This week’s letters

Looking towards one-track future

For the past 10 years, politicians, managers and employee relations experts
have believed the power of the trades unions has been broken. The break-up of
large, unmanageable nationalised industries into smaller operating units would
provide competition and ensure a realistic approach to business from employees
and trade unions alike.

There is some truth in this, but it is flawed in the case of railways. There
isn’t much competition between the main train operating companies – most are
not performing well and employees still turn to their union when there is a
grievance. If employers don’t react sensitively, industrial action will result.

Different salaries and terms and conditions in companies with similar jobs
and targets will lead to dissatisfaction and leapfrogging in salary growth
which will be difficult to contain.

It would be sensible for the basic terms and conditions in all train
operating companies to be similar. This would be the baseline settlement, and
companies would have freedom to establish performance-related elements, focused
on customer satisfaction. Arbitration should be accepted by both employers and
unions before industrial action.

ASLEF’s proposal to create a national bargaining arrangement appears to
recognise the realities of employee relations, but it must not be a return to
the past.

A modern, industry-wide approach could build on the accumulated experience
of industries such as chemicals and engineering. It would ensure the rail
industry is seen as a more unified and integrated transport service.

It is time Stephen Byers pressed senior management and union officials to
get together to create a better employee relations process so improvements in
the rail service can be made.

Reg Carr
Partner, Innovate-HR

High value of human capital

I agree with the basic premise of ‘More than just a number’ (Features, 8
January) – companies need to do more to demonstrate to stockmarket analysts the
importance of human capital and how it is managed. But there were two
significant omissions.

First, the increasing proportion of market capitalisation accounted for by
intangible assets in our largest companies shows stockmarkets are indeed
recognising the importance of human capital. The work of expert researchers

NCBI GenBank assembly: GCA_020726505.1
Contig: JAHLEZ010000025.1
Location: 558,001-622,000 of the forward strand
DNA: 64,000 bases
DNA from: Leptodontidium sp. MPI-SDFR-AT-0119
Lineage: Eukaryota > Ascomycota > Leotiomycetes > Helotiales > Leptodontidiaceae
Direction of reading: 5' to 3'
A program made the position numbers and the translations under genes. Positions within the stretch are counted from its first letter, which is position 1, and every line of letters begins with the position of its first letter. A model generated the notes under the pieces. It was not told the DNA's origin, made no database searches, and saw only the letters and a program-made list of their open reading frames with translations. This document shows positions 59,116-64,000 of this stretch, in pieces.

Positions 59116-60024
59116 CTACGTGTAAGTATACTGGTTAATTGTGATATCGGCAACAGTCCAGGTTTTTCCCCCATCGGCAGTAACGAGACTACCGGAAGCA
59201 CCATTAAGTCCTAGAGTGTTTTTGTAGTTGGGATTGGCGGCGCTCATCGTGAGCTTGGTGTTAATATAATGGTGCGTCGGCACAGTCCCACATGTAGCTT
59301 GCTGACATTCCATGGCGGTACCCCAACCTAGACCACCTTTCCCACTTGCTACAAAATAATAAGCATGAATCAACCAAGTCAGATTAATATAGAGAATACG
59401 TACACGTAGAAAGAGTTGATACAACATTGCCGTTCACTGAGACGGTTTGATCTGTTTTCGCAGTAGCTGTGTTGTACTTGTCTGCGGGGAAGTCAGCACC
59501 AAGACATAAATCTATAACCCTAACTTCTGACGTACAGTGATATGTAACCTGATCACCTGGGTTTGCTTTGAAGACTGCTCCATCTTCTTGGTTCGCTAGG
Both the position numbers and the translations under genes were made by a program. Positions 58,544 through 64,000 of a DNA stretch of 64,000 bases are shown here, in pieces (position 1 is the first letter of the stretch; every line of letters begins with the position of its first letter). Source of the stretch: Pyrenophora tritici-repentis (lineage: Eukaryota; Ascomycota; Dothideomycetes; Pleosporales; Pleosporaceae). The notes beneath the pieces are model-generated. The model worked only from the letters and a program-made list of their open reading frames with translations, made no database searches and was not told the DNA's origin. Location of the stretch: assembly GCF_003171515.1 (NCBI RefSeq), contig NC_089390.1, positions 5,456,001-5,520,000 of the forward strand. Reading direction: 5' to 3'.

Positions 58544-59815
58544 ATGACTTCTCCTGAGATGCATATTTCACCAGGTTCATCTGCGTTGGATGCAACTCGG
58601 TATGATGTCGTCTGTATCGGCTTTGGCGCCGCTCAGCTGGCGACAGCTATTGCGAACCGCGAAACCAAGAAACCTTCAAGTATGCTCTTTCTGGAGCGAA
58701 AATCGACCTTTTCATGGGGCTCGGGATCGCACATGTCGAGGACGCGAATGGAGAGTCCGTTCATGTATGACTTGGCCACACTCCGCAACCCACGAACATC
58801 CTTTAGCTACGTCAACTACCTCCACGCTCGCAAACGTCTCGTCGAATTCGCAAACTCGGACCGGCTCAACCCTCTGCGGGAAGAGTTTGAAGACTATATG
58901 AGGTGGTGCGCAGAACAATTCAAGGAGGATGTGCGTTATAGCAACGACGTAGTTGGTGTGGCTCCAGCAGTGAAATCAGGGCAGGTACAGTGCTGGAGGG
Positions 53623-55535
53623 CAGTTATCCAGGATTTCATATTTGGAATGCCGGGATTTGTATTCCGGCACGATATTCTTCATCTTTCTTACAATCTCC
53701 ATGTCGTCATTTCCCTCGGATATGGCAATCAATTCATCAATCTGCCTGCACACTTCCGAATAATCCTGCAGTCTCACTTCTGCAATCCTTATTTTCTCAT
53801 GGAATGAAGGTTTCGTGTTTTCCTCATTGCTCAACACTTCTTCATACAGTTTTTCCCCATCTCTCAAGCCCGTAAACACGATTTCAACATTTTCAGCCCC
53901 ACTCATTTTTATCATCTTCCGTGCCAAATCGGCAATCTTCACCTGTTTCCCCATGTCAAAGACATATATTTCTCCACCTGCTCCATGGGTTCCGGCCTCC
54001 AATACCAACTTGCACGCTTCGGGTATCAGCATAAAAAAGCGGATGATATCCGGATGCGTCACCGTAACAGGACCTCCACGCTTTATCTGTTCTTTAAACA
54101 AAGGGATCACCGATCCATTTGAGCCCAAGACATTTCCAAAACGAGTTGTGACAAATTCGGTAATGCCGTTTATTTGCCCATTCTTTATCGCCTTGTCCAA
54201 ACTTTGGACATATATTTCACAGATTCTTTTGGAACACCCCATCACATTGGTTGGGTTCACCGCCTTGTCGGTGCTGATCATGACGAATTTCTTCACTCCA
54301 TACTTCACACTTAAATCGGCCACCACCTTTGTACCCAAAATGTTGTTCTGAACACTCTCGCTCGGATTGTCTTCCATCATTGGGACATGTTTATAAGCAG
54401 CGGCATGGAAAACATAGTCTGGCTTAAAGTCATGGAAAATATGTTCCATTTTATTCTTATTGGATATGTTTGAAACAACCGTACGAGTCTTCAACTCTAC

such as Baruch Lev demonstrates that analysts are becoming more skilled in
making these valuations.

Second, there is a wealth of evidence demonstrating the powerful
relationship between effective investment in our people and long-term economic

All the CIPD’s sponsored-research in this area, by Sheffield University and
the likes of David Guest and John Purcell, supports this powerful relationship.
Not to mention research in the US by Becker and Huselid, Collins and Porras,
and Kotter.

Research demonstrates answers do not lie in establishing spurious short-term
correlations and indexes trying to prove relationships between a particular HR
initiative and short-term financial results. Rather, it is about adopting a
long-term, investment-focused approach to people, supported by a broad base of
effect- ively implemented HR practices.

This is the research data and message we should bombard the analysts with.
And if their employers had adopted a similar approach, maybe fewer of them
would have been made redundant last year.

Duncan Brown
Principal Towers Perrin, Chair CIPD Rewards Forum

Outsourcing is inevitable

The outsourcing trend is inevitable and should deliver both qualitative and
quantitative improvement for organisations (News, 8 January).

One would hope any HR intervention worth its salt would be measured in the
value that accrues to the business.

Most companies want outsourcing both to add value and reduce costs. With the
investment in technology and best practice required to manage the
business-to-employee relationship it makes sense for companies to outsource
what is critical, but not core, and focus on added-value services.

HR professionals complain they get bogged down in the transactional part of
their business leaving no time for transformational issues. Outsourcing gives
them this opportunity.

Penny de Valk
Managing director, Ceridian Performance Partners

Comments are closed.